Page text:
With less than a month to go, the details of how Britain will leave the EU are still unclear.
Some things certainly seem clearer than others – for example, it seems overwhelmingly likely that Brexit will indeed happen, though anyone who suggests it is a foregone conclusion has obviously learnt nothing from the past few years.
But if you were able to clamber into a time machine and tell someone in late 2016 that we would still not know how Brexit would be resolved by mid-March – regardless of whether they supported the endeavour or not – they would probably struggle to believe you.
But nonetheless here we are, and the uncertainty means the stock markets may be in for a bumpy ride over the next few weeks.
The question of how investors react to this is perplexing and there have been suggestions advisers may find themselves on the wrong end of complaints to the Financial Ombudsman Service if they do not guide their clients through this period with care.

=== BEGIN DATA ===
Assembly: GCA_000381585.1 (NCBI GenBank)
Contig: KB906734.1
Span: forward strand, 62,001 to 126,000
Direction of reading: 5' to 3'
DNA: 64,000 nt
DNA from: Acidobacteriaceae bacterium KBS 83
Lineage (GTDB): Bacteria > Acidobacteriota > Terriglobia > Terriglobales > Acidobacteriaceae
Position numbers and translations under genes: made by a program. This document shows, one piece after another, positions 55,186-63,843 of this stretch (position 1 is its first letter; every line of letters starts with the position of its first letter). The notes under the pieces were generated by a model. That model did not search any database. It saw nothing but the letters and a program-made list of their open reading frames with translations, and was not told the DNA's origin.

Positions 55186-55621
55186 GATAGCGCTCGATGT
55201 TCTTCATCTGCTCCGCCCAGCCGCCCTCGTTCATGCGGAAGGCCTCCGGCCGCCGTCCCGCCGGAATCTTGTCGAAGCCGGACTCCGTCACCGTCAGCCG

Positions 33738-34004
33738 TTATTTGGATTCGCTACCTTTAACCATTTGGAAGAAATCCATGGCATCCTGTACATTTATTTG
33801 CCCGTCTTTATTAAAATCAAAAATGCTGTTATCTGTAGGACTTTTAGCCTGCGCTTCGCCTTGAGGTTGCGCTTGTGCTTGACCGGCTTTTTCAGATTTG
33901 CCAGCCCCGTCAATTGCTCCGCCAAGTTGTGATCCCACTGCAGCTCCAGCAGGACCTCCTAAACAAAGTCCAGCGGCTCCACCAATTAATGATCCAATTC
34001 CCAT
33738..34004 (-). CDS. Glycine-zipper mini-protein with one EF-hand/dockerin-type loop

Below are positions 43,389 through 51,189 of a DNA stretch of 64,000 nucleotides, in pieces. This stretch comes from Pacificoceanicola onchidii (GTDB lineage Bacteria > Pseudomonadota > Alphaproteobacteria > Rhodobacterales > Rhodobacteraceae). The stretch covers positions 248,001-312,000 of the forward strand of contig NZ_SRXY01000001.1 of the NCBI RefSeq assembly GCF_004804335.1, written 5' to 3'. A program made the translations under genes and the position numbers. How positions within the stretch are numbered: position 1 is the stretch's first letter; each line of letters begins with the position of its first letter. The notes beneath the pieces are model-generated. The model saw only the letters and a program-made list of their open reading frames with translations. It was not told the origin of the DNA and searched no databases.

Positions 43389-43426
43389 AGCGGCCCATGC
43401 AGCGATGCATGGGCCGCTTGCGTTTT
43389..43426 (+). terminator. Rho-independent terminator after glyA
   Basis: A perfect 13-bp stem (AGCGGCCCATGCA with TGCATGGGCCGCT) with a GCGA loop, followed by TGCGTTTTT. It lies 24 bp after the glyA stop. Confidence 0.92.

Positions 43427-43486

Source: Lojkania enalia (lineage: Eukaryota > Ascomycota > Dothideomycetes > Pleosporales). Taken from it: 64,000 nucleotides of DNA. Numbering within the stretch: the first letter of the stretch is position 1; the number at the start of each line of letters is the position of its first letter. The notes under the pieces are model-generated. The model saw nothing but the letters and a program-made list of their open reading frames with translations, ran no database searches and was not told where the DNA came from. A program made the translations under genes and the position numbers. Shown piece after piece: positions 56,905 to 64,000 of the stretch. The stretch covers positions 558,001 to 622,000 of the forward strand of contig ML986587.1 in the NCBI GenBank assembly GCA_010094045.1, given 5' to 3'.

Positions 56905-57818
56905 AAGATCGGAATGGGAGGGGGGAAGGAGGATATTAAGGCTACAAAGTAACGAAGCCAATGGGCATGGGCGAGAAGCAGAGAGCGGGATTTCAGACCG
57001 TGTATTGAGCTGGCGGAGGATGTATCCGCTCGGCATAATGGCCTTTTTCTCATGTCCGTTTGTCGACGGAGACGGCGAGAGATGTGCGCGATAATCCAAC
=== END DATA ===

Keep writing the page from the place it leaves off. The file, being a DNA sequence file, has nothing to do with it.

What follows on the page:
But, as the saying goes, the more things will change, the more they will stay the same.
This means that for advisers, Brexit is unlikely to suddenly herald a brave new world: few regulations, if any, are likely to be culled, the pension freedoms that have driven so many people to seek advice are unlikely to disappear overnight, the advice gap is unlikely to vanish and clients will still need their hands to be held through the ups and downs of the markets.
This probably also means people will be happy to make use of the Fos whether justified of not.
Whether any of these change in the longer term is anyone’s guess, but you would need a time machine for that.